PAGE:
Changes in parental sense of competence and attitudes in low-income Head Start parents as a result of participation in a parent education workshop
This study was designed to examine the effectiveness of a Parent Education Workshop in enhancing parenting attitudes and parenting sense of competence. This study also explored the roles of parental perception of child behavior problems and family social support in influencing the effects of the parenting intervention. The participants consisted of 22 parents of 3 and 4 year old children attending a Head Start Program at the Mosholu Montefiore Community Center in the Bronx. The participants attended a 3 session parenting workshop that addressed parent-child communication, positive discipline, and normal child development. Participants completed several measures that assessed their parenting attitudes, parenting sense of competence, parental perception of child's behavior problems, and family social support at four testing times (pretest 1, pretest 2, post-test 1, and post-test 2). Using a baseline control design, the participants served as their own control group. Fidelity assessment indicated that there was strong adherence to the curriculum. In addition, participants were very satisfied with the workshop. Comparison of pre and post test scores revealed significant improvements in parenting attitudes and parenting sense of competence after completion of the parenting workshop. These improvements remained persistent, at the four week follow-up period. Pearson correlations revealed that parental perception of child's behavior was significantly correlated with parenting attitudes and parenting sense of competence. Analysis of regressed change revealed that initial family social support was significantly correlated with change in parenting attitudes but not with change in parenting sense of competence. Parents with more social support at the start of the study experienced more change in parenting attitudes than parents with lower levels of family social support. Furthermore, the results indicate that family social support improved after participating in the parenting workshop but changes were not observable until the follow-up period. The results suggest that parent education is an effective intervention that results in improvement in parenting attitudes, sense of competence, and family social support. Few studies have studied parenting and the effects of parent education in low-income Black and Hispanic parents. The results of this study are valuable because they demonstrate that this population is very receptive to parenting interventions and that these interventions are effective in enhancing their parenting attitudes and sense of competence. ^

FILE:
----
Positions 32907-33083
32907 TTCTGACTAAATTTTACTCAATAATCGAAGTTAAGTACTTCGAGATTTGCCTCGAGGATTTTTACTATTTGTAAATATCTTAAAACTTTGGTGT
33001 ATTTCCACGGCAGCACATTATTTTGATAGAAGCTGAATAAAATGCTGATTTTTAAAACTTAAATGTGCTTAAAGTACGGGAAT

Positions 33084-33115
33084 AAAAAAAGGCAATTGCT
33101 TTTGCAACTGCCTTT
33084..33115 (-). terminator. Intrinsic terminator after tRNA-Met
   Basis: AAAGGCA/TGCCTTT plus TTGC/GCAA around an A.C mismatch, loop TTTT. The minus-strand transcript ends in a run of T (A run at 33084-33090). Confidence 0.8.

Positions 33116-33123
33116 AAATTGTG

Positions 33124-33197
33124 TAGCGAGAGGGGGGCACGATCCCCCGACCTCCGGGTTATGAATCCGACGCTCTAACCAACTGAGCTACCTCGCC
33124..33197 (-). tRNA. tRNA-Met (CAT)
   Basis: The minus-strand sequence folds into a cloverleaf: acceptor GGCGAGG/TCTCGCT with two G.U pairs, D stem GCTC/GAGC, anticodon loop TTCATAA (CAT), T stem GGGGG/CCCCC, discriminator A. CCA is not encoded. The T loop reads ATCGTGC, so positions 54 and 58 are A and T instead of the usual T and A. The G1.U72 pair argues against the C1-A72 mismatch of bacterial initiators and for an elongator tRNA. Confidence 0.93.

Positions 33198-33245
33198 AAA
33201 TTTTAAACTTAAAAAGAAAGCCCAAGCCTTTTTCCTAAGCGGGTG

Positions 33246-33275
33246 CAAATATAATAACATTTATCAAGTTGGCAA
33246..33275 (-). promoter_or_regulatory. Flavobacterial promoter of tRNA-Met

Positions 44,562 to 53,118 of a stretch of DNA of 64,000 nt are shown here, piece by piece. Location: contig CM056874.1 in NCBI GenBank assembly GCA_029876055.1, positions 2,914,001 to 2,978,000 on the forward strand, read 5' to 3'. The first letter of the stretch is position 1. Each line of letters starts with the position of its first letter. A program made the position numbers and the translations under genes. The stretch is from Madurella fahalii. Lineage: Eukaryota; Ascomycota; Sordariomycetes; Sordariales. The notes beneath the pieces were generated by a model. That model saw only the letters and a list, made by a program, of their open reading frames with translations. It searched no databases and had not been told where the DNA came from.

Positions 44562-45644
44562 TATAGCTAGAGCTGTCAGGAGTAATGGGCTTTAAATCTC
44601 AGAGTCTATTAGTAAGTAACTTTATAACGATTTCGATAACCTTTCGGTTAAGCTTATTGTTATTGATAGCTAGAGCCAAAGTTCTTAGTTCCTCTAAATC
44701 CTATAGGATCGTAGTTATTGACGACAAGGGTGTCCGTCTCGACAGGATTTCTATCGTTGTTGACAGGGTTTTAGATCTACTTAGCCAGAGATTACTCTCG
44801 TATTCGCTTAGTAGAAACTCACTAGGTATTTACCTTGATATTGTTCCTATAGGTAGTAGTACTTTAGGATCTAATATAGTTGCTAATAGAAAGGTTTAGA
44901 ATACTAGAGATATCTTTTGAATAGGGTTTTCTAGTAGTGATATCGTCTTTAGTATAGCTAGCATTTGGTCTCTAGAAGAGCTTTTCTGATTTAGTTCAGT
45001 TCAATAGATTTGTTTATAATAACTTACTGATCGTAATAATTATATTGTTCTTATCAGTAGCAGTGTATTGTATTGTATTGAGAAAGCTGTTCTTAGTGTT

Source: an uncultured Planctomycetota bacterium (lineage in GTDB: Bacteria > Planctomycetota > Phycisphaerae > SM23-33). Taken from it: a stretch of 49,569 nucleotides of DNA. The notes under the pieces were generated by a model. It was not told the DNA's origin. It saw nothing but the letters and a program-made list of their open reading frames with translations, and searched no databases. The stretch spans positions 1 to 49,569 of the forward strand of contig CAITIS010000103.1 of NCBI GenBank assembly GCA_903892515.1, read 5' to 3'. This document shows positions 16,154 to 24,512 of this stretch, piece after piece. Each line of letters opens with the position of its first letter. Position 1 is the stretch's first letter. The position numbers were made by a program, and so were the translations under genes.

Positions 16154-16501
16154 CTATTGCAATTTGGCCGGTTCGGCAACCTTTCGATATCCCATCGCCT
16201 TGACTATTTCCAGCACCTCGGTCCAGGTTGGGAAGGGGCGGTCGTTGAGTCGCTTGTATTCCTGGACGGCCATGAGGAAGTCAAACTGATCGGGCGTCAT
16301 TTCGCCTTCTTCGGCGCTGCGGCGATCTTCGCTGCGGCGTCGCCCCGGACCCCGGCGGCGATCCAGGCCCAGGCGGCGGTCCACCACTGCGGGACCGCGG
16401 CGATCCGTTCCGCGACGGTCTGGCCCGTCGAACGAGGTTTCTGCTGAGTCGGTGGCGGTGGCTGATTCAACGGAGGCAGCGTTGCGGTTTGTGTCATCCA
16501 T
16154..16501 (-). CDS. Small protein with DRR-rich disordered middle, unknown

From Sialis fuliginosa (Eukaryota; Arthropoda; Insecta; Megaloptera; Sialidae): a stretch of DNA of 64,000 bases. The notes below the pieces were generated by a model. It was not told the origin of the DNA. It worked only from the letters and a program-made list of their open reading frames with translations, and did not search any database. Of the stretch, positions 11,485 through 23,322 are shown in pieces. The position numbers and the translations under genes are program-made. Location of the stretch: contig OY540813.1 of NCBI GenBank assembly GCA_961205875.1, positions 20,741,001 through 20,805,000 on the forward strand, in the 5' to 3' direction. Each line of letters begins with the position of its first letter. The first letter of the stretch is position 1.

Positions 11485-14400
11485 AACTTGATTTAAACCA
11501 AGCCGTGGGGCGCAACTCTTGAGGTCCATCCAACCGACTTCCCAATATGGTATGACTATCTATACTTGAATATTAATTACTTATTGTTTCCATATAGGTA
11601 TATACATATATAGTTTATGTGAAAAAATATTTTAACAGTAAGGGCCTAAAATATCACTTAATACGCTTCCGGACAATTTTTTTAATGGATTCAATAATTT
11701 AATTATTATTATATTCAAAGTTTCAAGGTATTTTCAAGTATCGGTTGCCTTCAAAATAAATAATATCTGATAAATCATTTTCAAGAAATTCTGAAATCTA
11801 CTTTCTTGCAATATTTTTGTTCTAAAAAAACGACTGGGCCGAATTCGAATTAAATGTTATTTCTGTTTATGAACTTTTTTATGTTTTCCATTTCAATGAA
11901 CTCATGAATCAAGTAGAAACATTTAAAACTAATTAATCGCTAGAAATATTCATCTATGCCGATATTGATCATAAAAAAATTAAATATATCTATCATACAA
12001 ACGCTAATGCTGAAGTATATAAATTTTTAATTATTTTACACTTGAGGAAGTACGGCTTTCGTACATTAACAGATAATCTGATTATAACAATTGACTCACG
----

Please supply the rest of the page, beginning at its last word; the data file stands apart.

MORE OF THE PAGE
Education, Adult and Continuing|Psychology, Developmental|Sociology, Individual and Family Studies
Martha Maria Mendez-Baldwin,
"Changes in parental sense of competence and attitudes in low-income Head Start parents as a result of participation in a parent education workshop"
(January 1, 2001).
ETD Collection for Fordham University.